American Academy of Family Physicians (AAFP)
Founded in 1947, the AAFP represents 133,500 physicians and medical students nationwide. It is the only medical society devoted solely to primary care. Family physicians conduct approximately one in five office visits — that’s 192 million visits annually or 48 percent more than the next most visited medical specialty. Today, family physicians provide more care for America’s underserved and rural populations than any other medical specialty. Family medicine’s cornerstone is an ongoing, personal patient-physician relationship focused on integrated care.
The American Academy of Family Physicians Foundation serves as the philanthropic arm of the American Academy of Family Physicians. Its mission is to advance the values of Family Medicine by promoting humanitarian, educational and scientific initiatives that improve the health of all people. The AAFP Foundation is a 501(c)(3) organization and supports more than 20 programs each year.
About Family Physicians
Family physicians are personal doctors for people of all ages and health conditions. They are a reliable first contact for health concerns and directly address most health care needs. Through enduring partnerships, family physicians help patients prevent, understand, and manage illness, navigate the health system and set health goals. Family physicians and their teams adapt their care to the unique needs of their patients and communities. They use data to monitor and manage their patient population, and use the best science available to prioritize services most likely to benefit health. They are ideal leaders of health care systems and partners for public health.
Why Primary Care?
Primary care can help put the health back in health care. A system based on primary care can help us deliver on the Triple Aim: better health, better care, and lower costs.
- Evidence shows that access to primary care can help us live longer, healthier lives.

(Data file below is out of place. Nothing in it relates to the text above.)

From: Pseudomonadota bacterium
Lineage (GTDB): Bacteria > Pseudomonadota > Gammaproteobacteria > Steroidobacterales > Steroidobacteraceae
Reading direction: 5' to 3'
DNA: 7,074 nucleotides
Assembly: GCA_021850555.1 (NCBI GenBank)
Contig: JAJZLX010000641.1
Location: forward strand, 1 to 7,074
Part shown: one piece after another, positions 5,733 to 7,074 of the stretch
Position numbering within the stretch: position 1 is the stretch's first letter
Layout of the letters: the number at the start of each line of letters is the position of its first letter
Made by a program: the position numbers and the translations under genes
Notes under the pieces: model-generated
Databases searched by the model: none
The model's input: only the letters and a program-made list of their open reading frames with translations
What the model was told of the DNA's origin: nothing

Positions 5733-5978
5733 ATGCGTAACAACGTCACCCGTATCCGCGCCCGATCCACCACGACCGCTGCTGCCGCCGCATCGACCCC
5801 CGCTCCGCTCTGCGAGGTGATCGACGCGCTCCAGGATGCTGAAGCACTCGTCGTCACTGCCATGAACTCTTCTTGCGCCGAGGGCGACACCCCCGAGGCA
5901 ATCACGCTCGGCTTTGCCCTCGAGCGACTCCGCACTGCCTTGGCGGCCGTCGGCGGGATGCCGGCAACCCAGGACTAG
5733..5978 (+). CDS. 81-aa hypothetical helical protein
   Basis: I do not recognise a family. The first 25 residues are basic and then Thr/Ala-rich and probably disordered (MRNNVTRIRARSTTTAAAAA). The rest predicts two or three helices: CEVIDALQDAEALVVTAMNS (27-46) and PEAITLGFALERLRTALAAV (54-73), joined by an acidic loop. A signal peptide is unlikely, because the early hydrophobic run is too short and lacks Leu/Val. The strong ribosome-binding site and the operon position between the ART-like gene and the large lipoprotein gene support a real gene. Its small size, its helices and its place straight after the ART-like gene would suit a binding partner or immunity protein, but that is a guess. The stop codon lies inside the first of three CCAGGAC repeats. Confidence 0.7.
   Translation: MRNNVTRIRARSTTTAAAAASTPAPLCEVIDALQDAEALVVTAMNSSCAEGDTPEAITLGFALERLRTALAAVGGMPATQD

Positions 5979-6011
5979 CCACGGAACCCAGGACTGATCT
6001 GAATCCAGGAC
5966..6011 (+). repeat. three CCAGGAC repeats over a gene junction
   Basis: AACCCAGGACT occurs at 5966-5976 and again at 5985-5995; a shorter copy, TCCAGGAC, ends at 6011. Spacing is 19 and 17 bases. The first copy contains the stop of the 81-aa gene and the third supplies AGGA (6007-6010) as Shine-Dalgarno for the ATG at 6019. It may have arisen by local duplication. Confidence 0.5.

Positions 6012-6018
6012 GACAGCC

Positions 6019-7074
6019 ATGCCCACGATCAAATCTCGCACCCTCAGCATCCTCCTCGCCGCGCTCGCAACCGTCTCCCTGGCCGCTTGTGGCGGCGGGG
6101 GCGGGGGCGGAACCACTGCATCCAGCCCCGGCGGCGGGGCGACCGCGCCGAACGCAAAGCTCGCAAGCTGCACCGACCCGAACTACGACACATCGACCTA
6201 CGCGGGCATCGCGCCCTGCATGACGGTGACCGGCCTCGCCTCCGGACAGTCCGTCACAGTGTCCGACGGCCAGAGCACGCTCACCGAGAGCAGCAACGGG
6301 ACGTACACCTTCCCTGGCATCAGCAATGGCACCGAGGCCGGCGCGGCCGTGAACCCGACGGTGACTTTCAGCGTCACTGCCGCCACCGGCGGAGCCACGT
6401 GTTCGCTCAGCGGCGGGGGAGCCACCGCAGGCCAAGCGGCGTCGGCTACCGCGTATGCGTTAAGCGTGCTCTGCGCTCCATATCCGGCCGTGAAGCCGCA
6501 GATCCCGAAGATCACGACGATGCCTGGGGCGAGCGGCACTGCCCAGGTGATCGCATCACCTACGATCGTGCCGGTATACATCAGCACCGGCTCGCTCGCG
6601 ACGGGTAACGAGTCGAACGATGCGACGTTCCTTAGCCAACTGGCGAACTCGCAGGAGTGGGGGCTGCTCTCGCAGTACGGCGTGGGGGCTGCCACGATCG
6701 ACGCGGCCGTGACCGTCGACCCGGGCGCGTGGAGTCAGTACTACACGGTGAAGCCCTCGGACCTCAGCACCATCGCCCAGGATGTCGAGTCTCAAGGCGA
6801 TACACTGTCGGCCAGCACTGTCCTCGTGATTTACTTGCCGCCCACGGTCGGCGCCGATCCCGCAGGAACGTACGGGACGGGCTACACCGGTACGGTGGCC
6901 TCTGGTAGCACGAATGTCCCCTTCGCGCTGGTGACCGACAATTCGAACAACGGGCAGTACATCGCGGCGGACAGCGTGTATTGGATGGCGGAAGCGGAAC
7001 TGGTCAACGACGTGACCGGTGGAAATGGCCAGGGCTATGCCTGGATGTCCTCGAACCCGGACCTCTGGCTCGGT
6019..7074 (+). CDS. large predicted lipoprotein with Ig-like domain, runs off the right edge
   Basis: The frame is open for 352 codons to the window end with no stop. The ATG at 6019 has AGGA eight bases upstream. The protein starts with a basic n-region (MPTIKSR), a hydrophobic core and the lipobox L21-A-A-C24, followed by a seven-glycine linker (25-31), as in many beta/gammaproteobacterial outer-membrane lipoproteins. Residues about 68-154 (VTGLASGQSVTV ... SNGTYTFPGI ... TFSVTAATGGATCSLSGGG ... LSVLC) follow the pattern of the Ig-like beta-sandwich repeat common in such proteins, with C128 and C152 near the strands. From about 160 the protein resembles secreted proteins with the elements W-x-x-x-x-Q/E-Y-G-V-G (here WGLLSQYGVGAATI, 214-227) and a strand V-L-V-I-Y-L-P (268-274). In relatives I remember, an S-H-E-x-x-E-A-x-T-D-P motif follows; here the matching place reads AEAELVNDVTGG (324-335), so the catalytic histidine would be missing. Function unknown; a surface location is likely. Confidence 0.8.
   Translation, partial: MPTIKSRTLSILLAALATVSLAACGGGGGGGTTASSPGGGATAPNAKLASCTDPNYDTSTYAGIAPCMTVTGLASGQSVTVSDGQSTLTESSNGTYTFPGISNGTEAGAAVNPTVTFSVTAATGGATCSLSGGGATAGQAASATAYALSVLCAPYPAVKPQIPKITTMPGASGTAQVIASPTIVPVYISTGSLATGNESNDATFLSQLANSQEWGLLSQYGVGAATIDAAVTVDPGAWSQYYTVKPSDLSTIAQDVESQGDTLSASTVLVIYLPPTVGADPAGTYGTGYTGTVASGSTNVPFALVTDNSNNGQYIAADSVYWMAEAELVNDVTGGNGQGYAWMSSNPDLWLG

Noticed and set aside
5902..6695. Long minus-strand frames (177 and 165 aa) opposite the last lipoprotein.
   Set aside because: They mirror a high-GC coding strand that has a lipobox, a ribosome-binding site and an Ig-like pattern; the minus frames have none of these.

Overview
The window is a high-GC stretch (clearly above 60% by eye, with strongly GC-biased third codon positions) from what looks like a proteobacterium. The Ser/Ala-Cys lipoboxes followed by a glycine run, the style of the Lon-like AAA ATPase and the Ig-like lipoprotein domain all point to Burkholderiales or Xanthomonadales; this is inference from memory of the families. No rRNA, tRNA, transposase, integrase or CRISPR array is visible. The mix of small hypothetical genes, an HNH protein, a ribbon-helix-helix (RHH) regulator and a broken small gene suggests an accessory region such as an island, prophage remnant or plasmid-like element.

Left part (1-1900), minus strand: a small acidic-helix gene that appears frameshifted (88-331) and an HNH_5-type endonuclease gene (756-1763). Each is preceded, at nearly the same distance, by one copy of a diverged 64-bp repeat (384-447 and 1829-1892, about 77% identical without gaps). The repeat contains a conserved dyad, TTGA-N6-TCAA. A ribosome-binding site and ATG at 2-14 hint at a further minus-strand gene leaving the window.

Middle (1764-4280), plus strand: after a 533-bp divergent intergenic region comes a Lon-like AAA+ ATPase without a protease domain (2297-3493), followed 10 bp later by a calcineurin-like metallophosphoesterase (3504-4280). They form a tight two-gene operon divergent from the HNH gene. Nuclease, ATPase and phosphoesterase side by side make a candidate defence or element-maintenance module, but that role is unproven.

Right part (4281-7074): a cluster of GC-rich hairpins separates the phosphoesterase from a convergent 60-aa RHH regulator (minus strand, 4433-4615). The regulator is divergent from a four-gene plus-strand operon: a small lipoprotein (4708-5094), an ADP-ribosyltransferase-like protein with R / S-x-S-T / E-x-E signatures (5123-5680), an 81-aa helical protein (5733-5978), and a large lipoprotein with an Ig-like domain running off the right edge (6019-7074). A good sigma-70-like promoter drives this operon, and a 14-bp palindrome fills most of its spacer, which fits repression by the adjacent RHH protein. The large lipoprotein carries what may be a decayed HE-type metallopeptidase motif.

- Studies suggest that as many as 127,617 deaths per year in the United States could be averted through an increase in the number of primary care physicians.
- In areas of the country where there are more primary care providers per person, death rates for cancer, heart disease, and stroke are lower and people are less likely to be hospitalized.
- A primary care-based system may cost less because patients experience fewer hospitalizations, less duplication, and more appropriate technology.
- U.S. adults who have a primary care physician have 33 percent lower health care costs.
- Medicare spending is less for states with more primary care physicians and yet these states have more effective, higher-quality care.
A health system that undervalues primary care has resulted in health care spending that is more than double that of other industrialized countries, yet America ranks 24th out of 30 in life expectancy.
- Urban and rural communities that have an adequate supply of primary care doctors experience lower infant mortality, higher birth weights, and immunization rates at or above national standards despite social disparities.
- An increase of 1 primary care doctor per 10,000 people can decrease costly and unnecessary care.
- Evidence shows that primary care (in contrast to specialty care) is associated with a more equitable distribution of heath in populations.